Effective educational videos

Tips to help you produce effective videos 

Video editing on both a mobile phone and a laptop computer.
Video editing on both a mobile phone and a laptop computer.

In this article I would like to share my experience of making effective educational videos, from planning and execution to engaging with your students.

Consider the length of your video 

You are not making a feature length movie, keep it short and sweet.  Think about how long you can retain your attention when you are watching a video online and use that as a benchmark. Generally speaking, your video shouldn’t be more than a few minutes long.  If your materials require more than a couple of minutes, consider making a series of videos instead, so students can pick and choose just the information they need. You cannot instruct your students to watch your lengthy video from start to finish, try as you might, they will just fast forward the parts that don’t interest them.   

Tell a story 

Who doesn’t love a good story?  Try to plan your video so it tells a compelling story.  You can pretty much turn anything into a story, even the driest of information.  The key is to personalise the information, instead of presenting facts and figures, apply the information into real life situations, create a character, create a story, create a fantasy, something that your students can aspire to be. Wrap all the boring facts and figures under something cool and trendy, something your students can relate to. 

Make the purpose of the video clear 

Who is it for, what is the goal?  Make it clear at the start of the video and stick to the topic.  Imagine yourself as the audience, how many seconds would you watch a video before you click away from it if you are not sure about the purpose of it?  5 seconds? 10 seconds? The first few seconds of your videos are the most important, if your video cannot start to engage with your students within the first 10 seconds or so, they will start losing interest fast. 

Show the end results first 

Remember your students can fast forward to the end of the video, so it is pointless to save the end results till the end, it is not a live performance.  This is particularly effective if you are making a procedural video, show the end results / end products first to entice people’s attention. If it is something they are interested in learning, they will stick with it till the bitter end, no matter how boring the rest of the video might be. 

Be mindful of your speaking pace and style  

As mentioned before, your videos should not be longer than a couple of minutes so speak faster! Maybe not too fast though.  When you are giving a lecture, you are speaking live where your audience cannot pause and rewind, so you normally speak slowly and clearly with loads of little pauses, or at least you should.  When speaking in a video, you can speak a little faster than that, just think of it as if you were having a conversation with your friends over coffee, the aim is to retain your students’ attention for as long as possible.  With this in mind, it is perfectly acceptable to use humour, just like you would when speaking with your friends. Got it? Super! Having said that, be mindful about any jokes you might want to make, you must make sure there is nothing offensive or could potentially cause upset.  Also, try to always relate any humour to the content of the videos, telling a random joke might not be the best idea.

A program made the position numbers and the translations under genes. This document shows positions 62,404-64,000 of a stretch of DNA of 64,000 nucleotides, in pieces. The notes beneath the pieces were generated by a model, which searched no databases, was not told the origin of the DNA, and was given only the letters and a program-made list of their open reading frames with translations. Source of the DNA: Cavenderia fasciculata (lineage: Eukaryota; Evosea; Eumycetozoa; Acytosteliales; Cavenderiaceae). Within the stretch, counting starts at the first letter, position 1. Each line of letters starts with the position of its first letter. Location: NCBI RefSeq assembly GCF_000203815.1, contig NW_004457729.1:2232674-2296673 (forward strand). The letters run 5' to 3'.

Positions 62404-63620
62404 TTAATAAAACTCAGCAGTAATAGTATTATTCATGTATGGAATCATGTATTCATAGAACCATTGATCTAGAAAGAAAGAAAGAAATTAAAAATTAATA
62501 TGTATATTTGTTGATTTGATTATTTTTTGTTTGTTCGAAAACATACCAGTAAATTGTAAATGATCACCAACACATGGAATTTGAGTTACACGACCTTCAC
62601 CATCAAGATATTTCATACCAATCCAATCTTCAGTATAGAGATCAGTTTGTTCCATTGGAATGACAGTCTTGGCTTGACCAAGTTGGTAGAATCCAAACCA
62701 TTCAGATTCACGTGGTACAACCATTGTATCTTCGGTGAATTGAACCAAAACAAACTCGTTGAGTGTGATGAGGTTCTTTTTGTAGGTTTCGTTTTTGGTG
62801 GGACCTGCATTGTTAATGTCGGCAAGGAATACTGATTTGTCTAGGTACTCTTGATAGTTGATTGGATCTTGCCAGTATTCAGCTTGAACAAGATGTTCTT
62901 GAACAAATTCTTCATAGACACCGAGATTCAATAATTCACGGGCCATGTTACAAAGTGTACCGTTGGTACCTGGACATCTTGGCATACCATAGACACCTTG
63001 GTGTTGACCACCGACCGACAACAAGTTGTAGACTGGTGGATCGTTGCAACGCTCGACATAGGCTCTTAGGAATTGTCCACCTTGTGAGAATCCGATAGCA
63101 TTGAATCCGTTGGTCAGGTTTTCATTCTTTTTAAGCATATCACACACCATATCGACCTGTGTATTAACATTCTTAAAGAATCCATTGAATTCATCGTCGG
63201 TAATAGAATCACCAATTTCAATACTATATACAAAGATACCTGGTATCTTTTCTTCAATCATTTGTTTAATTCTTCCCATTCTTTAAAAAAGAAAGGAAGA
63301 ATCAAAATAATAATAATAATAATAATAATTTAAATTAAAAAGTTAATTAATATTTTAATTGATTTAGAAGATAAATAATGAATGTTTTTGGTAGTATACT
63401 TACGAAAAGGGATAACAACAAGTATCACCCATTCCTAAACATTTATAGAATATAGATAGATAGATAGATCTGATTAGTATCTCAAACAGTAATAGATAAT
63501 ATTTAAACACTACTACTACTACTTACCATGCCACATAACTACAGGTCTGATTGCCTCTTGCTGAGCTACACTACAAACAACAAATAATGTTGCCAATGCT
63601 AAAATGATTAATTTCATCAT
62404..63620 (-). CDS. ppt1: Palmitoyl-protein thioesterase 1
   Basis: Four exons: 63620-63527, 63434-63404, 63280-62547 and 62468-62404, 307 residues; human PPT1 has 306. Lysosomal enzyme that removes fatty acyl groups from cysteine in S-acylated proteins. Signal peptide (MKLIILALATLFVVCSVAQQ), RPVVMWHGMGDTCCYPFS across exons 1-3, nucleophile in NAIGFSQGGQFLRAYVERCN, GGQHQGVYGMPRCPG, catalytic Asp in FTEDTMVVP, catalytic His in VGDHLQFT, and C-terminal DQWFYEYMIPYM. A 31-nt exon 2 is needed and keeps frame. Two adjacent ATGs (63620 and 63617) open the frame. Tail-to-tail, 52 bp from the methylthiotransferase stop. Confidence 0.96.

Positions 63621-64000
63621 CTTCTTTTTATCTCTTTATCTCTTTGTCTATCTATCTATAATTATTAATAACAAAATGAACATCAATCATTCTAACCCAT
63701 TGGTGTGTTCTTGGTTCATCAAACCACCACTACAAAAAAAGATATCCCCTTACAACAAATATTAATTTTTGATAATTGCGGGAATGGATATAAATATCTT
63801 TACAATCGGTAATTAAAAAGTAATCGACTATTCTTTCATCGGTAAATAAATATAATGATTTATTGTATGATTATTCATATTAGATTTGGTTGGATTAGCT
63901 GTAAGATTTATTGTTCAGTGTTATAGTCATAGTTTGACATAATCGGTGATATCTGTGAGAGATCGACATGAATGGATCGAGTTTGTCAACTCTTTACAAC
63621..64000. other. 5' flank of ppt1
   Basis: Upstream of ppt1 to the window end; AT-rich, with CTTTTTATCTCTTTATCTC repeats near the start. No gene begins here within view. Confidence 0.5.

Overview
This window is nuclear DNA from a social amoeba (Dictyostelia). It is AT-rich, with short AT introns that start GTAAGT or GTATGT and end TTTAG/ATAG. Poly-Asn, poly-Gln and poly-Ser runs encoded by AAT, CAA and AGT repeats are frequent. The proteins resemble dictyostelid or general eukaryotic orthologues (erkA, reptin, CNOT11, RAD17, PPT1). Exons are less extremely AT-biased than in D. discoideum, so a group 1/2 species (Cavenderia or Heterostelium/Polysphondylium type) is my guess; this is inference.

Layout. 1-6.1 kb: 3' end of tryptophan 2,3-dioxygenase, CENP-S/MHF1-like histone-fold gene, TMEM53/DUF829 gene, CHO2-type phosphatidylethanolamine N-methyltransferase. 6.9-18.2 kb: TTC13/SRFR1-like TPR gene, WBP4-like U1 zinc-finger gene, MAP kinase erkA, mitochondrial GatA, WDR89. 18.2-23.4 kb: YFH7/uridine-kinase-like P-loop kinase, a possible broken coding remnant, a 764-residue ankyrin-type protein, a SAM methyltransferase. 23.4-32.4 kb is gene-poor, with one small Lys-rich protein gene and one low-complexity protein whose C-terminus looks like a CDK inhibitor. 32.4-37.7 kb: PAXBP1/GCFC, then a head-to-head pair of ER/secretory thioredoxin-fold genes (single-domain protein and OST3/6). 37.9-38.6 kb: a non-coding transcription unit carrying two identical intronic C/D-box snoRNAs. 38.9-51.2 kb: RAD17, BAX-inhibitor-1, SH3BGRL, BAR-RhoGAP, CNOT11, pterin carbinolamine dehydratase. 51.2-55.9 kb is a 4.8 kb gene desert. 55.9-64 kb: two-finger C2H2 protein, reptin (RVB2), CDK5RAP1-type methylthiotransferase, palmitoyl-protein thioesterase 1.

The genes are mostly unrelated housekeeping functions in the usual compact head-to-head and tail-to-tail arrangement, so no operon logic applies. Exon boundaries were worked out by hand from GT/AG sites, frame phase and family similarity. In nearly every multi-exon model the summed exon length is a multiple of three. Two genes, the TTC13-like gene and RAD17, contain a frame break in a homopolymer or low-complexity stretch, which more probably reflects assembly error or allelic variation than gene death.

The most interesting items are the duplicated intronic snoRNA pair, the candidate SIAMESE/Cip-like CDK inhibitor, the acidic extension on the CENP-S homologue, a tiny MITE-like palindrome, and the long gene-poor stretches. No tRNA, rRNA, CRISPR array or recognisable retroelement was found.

Beware of the cognitive load 

This is a fine balance, you want your videos to be packed full of energy and interesting information, but you don’t want to overload your students with too much information.  Teaching using video is asynchronous, which means you cannot pause and check if everyone is following like in a classroom, so it’s easy to pack too much information in your video.  Remember, you are the experts in your fields, everything seems easy for you, but might not be for your students. Take it easy, take it slowly.  Make many short videos if you have time, aim to only teach 1 small piece of information per video. 

Write down some bullet points 

Plan ahead, make some notes, write a few bullet points and make sure you cover everything, no more, no less. Remember do not real out a script word to word, nothing is worse than having to hear someone reading out an essay.  

In a real-life lecture, you can afford time and space to waffle on for a bit, you can afford to go off topic now and again.  However, in a video, you should always stick to the point. Having a list of points helps you focus on only saying the absolute essential.  

Use visual media wisely 

Don’t just talk, use visual media appropriately.  Make your video as animated as possible. If you are presenting facts and figures, show them on a slide, don’t just read them out.  If you are using slides, don’t overload information on each slide, it is much better to just have a bold and impactful headline per slide.  Keep the slides moving, keep the energy going. 

Alternate your visual media with a talking head if you decide to do this; a talking head can help to engage with you students as you can show your expression and body language.  Showing yourself in the video can make it much more personable.  

Note:  Be very mindful with using any flashing imagery, avoid if possible as it could induce seizures.  If you must use it, please check in with us and we will discuss with you. 

Consider your angle / point of view 

Consider when to zoom in and when to zoom out – Don’t be afraid to zoom in closely to something if you want to emphasize the importance, but remember the relationship between different elements is also very important. 

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